Azaleas are a popular addition to any garden or landscape, for their beauty and easy maintenance once established. However, although they are generally healthy plants, they are subject to a variety of problems, whether it is disease, pests, or nutritional deficiencies. These problems can usually be controlled with proper care and materials, but it is important to first be able to recognize the problems and what is causing them.
The most common flower problems is petal blight, where the flowers appear spotted, then wilt and become slimy within a couple of days. The petals then turn brown and cling to the stem of the azalea. This disease is more severe in cool, moist springs and is caused by an airborne fungus.
Azalea lacebug is another azalea pest that causes a common leaf problem where the top of the leaves appears blanched, gray, or spotted. The underside of the leaves also becomes discolored from what the lacebug produces. Certain pesticides can get rid of the lacebug.
Chlorosis is a problem where the leaves turn quickly from light green to yellow, then finally to a cream color although the leaf veins remain green. Chlorosis is usually caused by the soil pH being too high, making iron unavailable to plants. This can be fixed easily by altering the soil.
Foliar feeders consist of a variety of insects that feed on the leaves, creating holes and ragged edges. And leaf gall is a disease where the leaves curl up; this happens most often in cool, moist weather. Leaf spots are easily identified by browning leaves with tiny, black fruiting bodies or discolored spots.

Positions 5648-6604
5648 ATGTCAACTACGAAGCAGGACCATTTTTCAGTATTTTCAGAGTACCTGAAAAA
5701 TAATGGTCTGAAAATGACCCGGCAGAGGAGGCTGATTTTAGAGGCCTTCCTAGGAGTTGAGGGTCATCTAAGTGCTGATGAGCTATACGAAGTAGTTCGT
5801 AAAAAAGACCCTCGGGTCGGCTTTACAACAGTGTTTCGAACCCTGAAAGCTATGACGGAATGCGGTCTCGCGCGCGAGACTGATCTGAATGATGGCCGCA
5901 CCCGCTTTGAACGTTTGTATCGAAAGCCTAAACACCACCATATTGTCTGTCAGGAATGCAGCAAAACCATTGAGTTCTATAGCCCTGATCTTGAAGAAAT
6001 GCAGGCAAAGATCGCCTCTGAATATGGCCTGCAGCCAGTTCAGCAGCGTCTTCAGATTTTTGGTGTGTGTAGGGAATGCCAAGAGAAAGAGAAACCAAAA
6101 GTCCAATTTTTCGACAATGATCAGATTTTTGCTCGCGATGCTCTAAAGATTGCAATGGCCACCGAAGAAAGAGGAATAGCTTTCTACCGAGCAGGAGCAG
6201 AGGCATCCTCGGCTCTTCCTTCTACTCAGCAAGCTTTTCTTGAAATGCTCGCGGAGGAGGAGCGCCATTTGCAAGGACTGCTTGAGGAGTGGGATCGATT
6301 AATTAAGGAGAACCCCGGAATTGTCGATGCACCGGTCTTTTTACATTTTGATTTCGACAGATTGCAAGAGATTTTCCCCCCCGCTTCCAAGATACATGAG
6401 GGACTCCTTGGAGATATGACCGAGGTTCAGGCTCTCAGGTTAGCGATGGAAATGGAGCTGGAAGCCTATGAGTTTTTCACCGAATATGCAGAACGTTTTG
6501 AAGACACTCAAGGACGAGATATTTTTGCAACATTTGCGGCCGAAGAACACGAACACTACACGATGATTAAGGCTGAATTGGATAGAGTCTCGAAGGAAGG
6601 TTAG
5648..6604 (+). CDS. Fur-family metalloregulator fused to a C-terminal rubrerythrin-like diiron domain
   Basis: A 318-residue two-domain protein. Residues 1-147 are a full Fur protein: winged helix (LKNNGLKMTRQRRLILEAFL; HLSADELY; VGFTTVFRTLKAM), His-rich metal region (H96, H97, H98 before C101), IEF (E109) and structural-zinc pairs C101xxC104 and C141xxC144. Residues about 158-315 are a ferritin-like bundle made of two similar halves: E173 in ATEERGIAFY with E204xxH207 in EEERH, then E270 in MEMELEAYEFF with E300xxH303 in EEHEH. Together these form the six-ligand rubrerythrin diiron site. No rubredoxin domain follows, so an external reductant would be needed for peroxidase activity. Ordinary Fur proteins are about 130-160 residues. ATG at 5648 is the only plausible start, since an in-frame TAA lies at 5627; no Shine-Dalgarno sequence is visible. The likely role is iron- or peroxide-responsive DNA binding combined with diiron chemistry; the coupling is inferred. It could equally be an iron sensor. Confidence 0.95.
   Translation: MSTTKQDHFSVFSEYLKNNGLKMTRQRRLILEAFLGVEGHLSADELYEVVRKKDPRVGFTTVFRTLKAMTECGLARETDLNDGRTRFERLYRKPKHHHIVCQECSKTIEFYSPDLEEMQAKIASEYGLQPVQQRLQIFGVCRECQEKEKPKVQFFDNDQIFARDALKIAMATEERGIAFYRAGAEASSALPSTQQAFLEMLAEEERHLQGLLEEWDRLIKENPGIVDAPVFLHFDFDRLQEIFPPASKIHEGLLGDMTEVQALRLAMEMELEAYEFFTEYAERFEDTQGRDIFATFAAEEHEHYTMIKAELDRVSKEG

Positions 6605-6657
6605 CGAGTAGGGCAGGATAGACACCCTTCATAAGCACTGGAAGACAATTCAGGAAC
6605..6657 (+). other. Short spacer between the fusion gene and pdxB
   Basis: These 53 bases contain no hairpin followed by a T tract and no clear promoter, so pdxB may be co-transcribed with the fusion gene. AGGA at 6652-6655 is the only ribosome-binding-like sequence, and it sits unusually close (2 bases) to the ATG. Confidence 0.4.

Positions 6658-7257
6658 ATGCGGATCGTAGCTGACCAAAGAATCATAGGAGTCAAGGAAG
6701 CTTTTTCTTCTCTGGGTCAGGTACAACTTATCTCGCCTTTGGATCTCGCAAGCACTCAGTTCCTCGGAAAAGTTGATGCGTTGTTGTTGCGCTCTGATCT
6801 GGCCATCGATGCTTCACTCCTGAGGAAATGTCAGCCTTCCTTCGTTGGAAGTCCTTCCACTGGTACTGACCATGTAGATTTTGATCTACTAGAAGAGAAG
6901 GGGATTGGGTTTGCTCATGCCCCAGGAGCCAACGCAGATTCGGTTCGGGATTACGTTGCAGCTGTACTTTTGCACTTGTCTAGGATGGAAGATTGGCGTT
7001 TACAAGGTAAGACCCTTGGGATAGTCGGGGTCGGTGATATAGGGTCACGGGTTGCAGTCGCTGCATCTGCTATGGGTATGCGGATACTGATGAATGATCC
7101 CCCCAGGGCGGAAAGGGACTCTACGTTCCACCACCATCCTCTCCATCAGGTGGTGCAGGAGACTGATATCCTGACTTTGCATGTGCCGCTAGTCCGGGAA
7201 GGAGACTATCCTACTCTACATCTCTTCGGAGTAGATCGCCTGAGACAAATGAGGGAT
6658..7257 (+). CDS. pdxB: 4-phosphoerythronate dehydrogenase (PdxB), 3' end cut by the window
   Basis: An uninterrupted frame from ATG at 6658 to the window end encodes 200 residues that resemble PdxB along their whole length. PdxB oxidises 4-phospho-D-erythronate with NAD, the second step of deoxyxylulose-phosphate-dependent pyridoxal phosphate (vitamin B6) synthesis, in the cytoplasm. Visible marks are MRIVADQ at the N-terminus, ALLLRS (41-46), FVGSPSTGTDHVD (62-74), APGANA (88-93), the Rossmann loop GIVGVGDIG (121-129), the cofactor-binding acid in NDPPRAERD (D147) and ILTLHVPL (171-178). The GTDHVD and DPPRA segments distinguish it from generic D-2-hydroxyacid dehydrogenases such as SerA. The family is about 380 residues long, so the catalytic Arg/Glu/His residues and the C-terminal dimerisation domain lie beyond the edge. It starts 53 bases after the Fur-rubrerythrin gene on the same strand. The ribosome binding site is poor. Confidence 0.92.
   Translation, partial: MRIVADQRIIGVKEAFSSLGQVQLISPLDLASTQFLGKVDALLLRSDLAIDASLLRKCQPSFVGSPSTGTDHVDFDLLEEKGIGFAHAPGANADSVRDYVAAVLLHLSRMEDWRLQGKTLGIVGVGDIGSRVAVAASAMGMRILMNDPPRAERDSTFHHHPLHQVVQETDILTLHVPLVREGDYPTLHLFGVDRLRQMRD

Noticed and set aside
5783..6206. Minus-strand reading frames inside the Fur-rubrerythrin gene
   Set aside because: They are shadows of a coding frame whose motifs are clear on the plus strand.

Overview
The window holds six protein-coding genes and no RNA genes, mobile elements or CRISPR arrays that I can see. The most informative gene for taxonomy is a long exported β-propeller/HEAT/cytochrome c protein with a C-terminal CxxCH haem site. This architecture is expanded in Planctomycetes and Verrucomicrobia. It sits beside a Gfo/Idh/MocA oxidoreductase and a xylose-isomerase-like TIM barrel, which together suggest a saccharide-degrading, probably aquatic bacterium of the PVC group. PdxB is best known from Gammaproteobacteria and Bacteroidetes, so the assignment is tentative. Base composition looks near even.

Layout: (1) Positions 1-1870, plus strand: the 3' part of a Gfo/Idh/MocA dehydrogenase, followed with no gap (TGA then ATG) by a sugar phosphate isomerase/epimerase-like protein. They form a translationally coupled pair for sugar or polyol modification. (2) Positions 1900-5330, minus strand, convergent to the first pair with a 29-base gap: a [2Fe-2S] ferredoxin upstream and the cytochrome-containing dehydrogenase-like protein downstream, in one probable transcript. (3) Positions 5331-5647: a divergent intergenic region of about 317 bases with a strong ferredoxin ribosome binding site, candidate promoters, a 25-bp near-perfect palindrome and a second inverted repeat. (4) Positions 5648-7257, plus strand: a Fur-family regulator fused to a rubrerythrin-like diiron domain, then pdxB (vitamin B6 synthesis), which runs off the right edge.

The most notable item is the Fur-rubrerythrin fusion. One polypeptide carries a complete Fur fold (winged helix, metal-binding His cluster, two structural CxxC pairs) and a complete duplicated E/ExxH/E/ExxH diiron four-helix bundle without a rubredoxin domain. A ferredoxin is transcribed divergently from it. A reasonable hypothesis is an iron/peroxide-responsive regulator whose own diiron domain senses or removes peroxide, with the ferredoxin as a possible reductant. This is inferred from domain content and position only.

Nematodes are a very common yet serious problem for azalea plants, where the leaves turn yellow and the entire plant stops growing. No chemical remedy is available. Scale insects are found on the twigs or branches of the azalea, in various colors and sizes. A pesticide can be used to get rid of these. Winter injury on an azalea is where the entire plant or branches die off in the growing season. This could happen because your azalea is not a cold-hardy variety, and you are using too much fertilizer or water during the winter season.
- Diseases & Insects of Azaleas
- What Are the Plant Problems for the Mahonia?
- Signs of Stress in Dogwood Trees
- Leaf Diseases of the Rhododendron
- Why Are My Mountain Laurel Leaves Turning Brown?
- What Does an Azalea Flower Look Like?
- Rhododendron Blight
- Azalea Mildew Branch Diseases
- Camellia Tree
- Can Azaleas Take Full Sun?
- Gardenia Plant Disease
- Why Are My Camellias Turning Brown?